Recognized as one of the most influential studies of memory in the late twentieth century, Pierre Nora’s monumental project Les Lieux de mémoire has been celebrated for its elaboration of a ground-breaking paradigm for rethinking the relationship between the nation, territory, history and memory. It has also, however, been criticized for implying a narrow perception of national memory from which the legacy of colonialism was excluded. Driven by an increasingly critical postcolonial discourse on French historiography and fuelled by the will to acknowledge the relevance of the colonial in the making of modern and contemporary France, the present volume intends to address in a collective and sustained manner this critical gap by postcolonializing the French Republic’s lieux de mémoire. The various chapters discern and explore an initial repertoire of realms and sites in France and the so-called Outremer that crystalize traces of colonial memory, while highlighting its inherent dialectical relationship with firmly instituted national memory. By making visible the invisible thread that links the colonial to various manifestations of French heritage, the objective is to bring to the fore the need to anchor the colonial in a collective memory that has often silenced it, and to foster new readings of the past as it is represented, remembered and inscribed in the nation’s collective imaginary.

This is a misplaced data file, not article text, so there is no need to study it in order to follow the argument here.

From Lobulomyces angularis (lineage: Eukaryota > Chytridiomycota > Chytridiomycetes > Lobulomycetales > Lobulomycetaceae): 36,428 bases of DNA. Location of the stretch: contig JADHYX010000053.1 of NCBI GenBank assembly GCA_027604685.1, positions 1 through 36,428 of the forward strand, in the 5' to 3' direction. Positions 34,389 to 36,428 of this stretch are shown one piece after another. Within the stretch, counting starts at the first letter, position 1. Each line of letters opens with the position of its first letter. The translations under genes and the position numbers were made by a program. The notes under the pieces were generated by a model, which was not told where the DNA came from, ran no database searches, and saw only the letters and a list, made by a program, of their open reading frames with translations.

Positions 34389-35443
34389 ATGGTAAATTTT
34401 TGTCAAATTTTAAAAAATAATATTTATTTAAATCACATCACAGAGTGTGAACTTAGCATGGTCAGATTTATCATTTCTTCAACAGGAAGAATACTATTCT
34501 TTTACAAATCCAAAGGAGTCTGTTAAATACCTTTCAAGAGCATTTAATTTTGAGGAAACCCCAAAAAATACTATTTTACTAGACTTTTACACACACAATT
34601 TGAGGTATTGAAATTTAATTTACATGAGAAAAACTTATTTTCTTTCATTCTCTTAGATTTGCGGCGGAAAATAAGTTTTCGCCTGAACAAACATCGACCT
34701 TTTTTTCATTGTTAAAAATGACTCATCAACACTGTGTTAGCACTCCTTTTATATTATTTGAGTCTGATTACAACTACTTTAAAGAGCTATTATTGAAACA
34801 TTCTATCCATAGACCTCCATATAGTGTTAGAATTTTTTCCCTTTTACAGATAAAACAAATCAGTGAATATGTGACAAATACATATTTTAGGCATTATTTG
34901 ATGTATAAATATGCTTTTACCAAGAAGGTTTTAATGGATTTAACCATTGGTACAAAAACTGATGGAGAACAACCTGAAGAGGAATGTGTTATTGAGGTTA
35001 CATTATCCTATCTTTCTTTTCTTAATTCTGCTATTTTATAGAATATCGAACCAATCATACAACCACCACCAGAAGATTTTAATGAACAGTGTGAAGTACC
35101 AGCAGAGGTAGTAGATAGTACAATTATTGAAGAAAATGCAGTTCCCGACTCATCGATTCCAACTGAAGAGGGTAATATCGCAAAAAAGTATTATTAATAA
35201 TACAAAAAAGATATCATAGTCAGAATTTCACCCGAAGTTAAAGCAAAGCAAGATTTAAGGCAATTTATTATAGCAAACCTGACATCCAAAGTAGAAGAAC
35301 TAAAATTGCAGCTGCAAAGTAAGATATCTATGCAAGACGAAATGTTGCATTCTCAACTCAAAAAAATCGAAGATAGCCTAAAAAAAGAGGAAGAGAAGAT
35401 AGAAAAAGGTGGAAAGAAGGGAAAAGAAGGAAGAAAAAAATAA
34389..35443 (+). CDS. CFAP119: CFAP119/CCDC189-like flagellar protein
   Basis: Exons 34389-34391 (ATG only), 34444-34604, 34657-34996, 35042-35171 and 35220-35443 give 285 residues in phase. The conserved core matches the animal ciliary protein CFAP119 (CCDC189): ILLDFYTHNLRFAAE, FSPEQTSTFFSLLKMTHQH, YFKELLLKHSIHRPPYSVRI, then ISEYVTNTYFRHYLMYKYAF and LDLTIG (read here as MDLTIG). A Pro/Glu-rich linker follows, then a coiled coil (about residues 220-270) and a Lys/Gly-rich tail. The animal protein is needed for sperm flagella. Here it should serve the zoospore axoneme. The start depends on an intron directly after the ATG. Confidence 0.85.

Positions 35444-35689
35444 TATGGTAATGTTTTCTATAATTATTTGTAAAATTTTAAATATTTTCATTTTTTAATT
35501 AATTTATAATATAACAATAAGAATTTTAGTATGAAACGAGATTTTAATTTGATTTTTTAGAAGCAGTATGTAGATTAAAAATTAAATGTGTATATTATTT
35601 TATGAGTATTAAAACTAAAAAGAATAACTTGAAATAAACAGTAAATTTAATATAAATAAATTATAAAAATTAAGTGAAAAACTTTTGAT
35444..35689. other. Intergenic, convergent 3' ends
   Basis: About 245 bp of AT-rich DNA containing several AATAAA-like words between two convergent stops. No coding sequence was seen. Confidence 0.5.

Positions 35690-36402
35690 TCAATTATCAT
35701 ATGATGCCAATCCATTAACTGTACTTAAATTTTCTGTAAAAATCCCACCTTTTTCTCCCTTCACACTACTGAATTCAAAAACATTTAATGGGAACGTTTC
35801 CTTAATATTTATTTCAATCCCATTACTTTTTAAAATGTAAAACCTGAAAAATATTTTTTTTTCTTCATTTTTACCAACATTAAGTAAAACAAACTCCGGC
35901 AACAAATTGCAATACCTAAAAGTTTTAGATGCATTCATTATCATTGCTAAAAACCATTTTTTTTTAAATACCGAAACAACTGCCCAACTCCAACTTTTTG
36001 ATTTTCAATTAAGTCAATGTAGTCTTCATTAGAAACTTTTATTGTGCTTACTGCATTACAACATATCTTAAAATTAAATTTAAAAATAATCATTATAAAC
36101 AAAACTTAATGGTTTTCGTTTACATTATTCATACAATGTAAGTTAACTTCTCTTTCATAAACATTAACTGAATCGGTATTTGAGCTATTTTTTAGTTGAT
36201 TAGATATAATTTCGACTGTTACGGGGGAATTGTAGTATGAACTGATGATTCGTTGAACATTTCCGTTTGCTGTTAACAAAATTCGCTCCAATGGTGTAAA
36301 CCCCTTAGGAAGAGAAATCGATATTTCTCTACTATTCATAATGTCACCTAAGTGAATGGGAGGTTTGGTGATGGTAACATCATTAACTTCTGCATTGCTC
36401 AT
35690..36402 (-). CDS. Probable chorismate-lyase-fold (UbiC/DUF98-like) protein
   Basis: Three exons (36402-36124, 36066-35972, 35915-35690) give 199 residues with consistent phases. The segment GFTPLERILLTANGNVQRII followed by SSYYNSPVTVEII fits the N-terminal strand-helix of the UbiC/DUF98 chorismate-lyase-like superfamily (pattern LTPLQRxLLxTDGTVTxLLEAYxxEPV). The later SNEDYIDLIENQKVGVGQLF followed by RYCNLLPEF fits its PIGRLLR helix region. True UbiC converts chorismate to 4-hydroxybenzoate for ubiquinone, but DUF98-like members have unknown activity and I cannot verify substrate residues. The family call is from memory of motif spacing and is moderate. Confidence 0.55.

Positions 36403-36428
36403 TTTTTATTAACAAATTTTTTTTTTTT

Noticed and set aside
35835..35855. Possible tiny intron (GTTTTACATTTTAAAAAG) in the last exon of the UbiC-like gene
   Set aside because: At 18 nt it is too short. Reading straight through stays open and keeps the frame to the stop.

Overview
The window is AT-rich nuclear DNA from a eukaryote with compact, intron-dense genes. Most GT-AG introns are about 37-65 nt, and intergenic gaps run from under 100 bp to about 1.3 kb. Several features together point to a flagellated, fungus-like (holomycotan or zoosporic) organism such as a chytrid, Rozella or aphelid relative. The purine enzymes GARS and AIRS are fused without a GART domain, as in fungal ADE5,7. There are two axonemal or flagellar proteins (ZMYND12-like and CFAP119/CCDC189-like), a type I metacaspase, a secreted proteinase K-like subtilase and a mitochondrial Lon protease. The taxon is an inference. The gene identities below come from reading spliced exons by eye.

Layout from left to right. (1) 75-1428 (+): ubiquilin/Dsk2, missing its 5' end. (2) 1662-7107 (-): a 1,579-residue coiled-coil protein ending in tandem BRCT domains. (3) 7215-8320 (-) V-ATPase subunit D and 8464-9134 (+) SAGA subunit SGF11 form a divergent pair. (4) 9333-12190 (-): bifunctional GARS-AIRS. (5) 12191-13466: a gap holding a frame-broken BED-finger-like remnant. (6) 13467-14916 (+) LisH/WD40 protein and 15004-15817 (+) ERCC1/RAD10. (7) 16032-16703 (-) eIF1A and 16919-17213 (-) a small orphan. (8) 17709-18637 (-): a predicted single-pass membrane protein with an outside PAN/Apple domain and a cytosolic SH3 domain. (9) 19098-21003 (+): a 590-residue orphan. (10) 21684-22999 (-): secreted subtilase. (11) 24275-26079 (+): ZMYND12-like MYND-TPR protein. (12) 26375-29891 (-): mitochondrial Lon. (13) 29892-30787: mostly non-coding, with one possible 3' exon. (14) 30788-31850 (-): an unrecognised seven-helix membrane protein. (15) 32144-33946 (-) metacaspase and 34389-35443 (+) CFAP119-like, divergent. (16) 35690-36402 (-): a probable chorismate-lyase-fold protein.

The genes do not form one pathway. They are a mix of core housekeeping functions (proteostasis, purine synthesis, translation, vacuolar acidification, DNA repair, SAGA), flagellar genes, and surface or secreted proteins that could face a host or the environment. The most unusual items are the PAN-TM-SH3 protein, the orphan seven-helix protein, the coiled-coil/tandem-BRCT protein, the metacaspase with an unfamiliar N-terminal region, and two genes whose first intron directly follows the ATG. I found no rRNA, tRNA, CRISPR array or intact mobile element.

Reviews'Written by recognized experts across a rich inter-disciplinary field, this is a hugely impressive survey of the problematic of postcolonial memory in both mainland France and les Outre-mer.'
Alec G Hargreaves, Florida State University
'This is an important and informative volume which will be a very useful addition to Francophone postcolonial studies.'
Bill Marshall, University of Stirling
‘An elegant yet accessible work, Postcolonial Realms of Memory not only exposes the colonial blind spot that left Pierre Nora’s Lieux de mémoire incomplete, but begins the long task of remedying it. This is a crucial intervention that the field has required for some time.’
Gemma King, Contemporary French Civilization